“I turn around and it’s like—Dylan. I’m thinking, ‘Can you believe this? I’m getting the crap beat out of me by Bob Dylan!’ I said, ‘Hey, man, how you doin’?’ But he keeps knocking my head against the sidewalk. He’s little, but he’s strong. He works out. I wouldn’t fight back, you know, because I knew I was wrong. He gets up, rips off my ‘Free Bob Dylan’ button and walks away. Never says a word.

“The Bowery bums were coming over, asking, ‘How much he get?’ Like I got rolled. . . . I guess you got to hand it to Dylan, coming over himself, not sending some fucking lawyer. That was the last time I ever saw him, except once with one of his kids, maybe Jakob, and he said, ‘A.J. is so ashamed of his Jewishness, he got a nose job,’ which was true—at least in the fact that I got a nose job. . . .”

 
image
 
Weberman has written several books about Dylan (RightWing Bob: What the Liberal Media Doesn’t Want You To Know About Bob Dylan being one of them) and other subjects (such as HOMOTHUG: The Secret Life of Rudy Guiliani) and maintains to this day that Dylan sends him secret messages in song lyrics.

I’ve had my own (one-sided) run-ins with the notoriously prickly Weberman: In April of 1997, only a matter of a few months after Disinformation was launched on the Internet, I posted an innocuous enough item there about Aron Kay AKA “Pie Man,” another aging Yippie holdover like Weberman who was known for his habit of “pieing” people he thought deserved ridiculing like Anita Bryant, William F. Buckley, Phyllis Schlafly, G. Gordon Liddy, E. Howard Hunt and Andy Warhol.

Kay and Weberman are old cronies and I guess what happened is that he told Weberman about this counterculture website that had written about him and Weberman took a look, noticed a collection of links to various JFK assassination sites that I’d prepared, saw that his JFK assassination site wasn’t listed there and promptly started leaving long, hateful, spiteful messages (three in all) on my answering machine. Someone I’d never met was fucking furious at me, over something that I didn’t do. My sin was one of omission—I didn’t know about his website—but it seemed to leave the guy utterly unhinged.

I didn’t hear from him again for ten years until my wife signed me up for Facebook. One day soon afterwards she asked me: “Do you know some dude named AJ Weberman? He’s saying shitty things about you and trolling you on your Facebook wall.”

“Oh that guy. No, I don’t know him, but he’s done this before to me, just ban him, will you?”

That’s the end of my AJ Weberman story, although I suspect he’ll read this post and have something to say in the comments.
 
image
 
Via email, I asked the filmmakers, James Bluemel and Oliver Ralfeabout getting tangled up with Weberman:

I know that both of you are big Dylan fans. How did you stumble across AJ Weberman and decide to make a film about him?

We first came across Weberman in various biographies of Dylan. He was and probably always will be portrayed as a persistent nuisance in the extreme. The way people wrote about him was purely hateful which stuck out. We then heard the bootlegged phone call him made to Dylan which made for fascinating listening and we thought, ‘I wonder what this guy is doing now?’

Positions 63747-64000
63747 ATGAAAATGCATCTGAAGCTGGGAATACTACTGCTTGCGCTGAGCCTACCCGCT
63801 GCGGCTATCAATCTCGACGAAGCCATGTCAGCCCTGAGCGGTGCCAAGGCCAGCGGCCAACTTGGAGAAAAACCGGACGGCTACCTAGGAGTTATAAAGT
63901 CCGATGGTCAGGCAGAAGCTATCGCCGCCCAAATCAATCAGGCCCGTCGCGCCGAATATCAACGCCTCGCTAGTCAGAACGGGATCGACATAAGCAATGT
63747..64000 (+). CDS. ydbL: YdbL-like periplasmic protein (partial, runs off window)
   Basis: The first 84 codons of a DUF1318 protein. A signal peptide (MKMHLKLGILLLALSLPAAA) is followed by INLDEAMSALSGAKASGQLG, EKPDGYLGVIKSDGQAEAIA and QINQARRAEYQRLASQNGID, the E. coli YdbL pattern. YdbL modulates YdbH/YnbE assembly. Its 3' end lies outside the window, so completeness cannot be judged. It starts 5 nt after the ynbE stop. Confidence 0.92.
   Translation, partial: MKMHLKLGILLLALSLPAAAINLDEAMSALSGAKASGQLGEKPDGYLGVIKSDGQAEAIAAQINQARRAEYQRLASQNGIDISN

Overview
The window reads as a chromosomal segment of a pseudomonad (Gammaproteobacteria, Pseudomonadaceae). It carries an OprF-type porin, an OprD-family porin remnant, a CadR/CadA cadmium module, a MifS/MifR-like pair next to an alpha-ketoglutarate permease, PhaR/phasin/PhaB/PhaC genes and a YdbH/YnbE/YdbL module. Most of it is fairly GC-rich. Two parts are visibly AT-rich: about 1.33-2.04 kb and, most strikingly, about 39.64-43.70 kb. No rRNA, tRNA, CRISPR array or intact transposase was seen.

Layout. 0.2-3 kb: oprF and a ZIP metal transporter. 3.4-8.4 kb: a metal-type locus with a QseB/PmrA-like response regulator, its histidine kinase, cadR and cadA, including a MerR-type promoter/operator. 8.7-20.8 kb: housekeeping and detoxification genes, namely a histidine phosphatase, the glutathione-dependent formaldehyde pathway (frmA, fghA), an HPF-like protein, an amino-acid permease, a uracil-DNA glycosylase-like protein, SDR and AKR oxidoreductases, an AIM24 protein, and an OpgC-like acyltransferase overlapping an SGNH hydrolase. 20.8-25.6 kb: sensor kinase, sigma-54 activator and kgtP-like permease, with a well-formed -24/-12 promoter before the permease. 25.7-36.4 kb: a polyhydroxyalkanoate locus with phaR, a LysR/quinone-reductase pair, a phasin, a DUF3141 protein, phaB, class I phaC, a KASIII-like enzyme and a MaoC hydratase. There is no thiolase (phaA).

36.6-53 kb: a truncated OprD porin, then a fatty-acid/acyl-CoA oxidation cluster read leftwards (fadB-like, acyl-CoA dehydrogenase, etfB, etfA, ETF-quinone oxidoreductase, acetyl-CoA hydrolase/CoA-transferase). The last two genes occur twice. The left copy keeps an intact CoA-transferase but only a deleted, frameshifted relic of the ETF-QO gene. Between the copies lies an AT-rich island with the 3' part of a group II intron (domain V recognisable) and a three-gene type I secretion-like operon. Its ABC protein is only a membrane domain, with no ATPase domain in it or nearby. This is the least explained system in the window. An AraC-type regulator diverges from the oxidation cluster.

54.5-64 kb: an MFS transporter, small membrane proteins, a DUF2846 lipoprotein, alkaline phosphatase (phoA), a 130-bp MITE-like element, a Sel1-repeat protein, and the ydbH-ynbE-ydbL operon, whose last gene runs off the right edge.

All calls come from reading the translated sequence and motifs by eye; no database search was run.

What do you make of his “Dylanology”?

Weberman has an incredible analytical brain. His conclusions maybe off kilter but the ride is entertaining and sometimes illuminating. While many scholars interpret Dylan’s work within the vernacular of the blues or folk music traditions, it’s interesting to read Dylan from a street slang, streetwise level, which is where Weberman places him. And some of his insights, the way he sees those songs are fascinating. However, I feel Weberman has an agenda which often shapes his interpretations and distorts them. Some of his conclusions I disagree with, some anger me, some amuse me. It’s important to note for those that haven’t seen the film, that it’s not just a mouth piece for Weberman’s insights and wild fantasies about Dylan – there’s plenty of that you can read for yourselves on the web if you want to.

In the infamous recording of his phone conversation with Dylan, I couldn’t for the life of me understand Dylan’s own motivation in bothering to accommodate an asshole like Weberman. Most people, let alone someone as famous as Bob Dylan, would have told Weberman to go fuck himself or let the police deal with him, but Dylan, even after insulting him, continues to speak with him—albeit warily—and even agrees to a future call. Do you think Dylan was thinking “Well this guys a kook, but he’s a fan, so I owe him politeness” and just trying to deal with him on that level or WHAT? (My wife remarked during that part of your film “Why does Bob Dylan stay on the phone with this creep?” as well. It bothered her!)

I think perhaps Dylan was trying to work out how much of a nut Weberman was. This is a good few years before Lennon was shot but I bet part of Dylan’s receptiveness to Weberman was to try to work out if he was dangerous. By the time of the phone call however, Dylan had met Weberman a number of times and probably worked out that he wasn’t a psycho, so I think there was something else going on. I think in some way Dylan enjoyed the banter. Weberman does not kowtow to Dylan, he doesn’t let him get away with anything on that call, he challenges Dylan and when Dylan counter attacks these challenges, Weberman comes back at him with more. Perhaps Dylan found this refreshing to the hordes of people that fell over themselves to agree with him and praise him.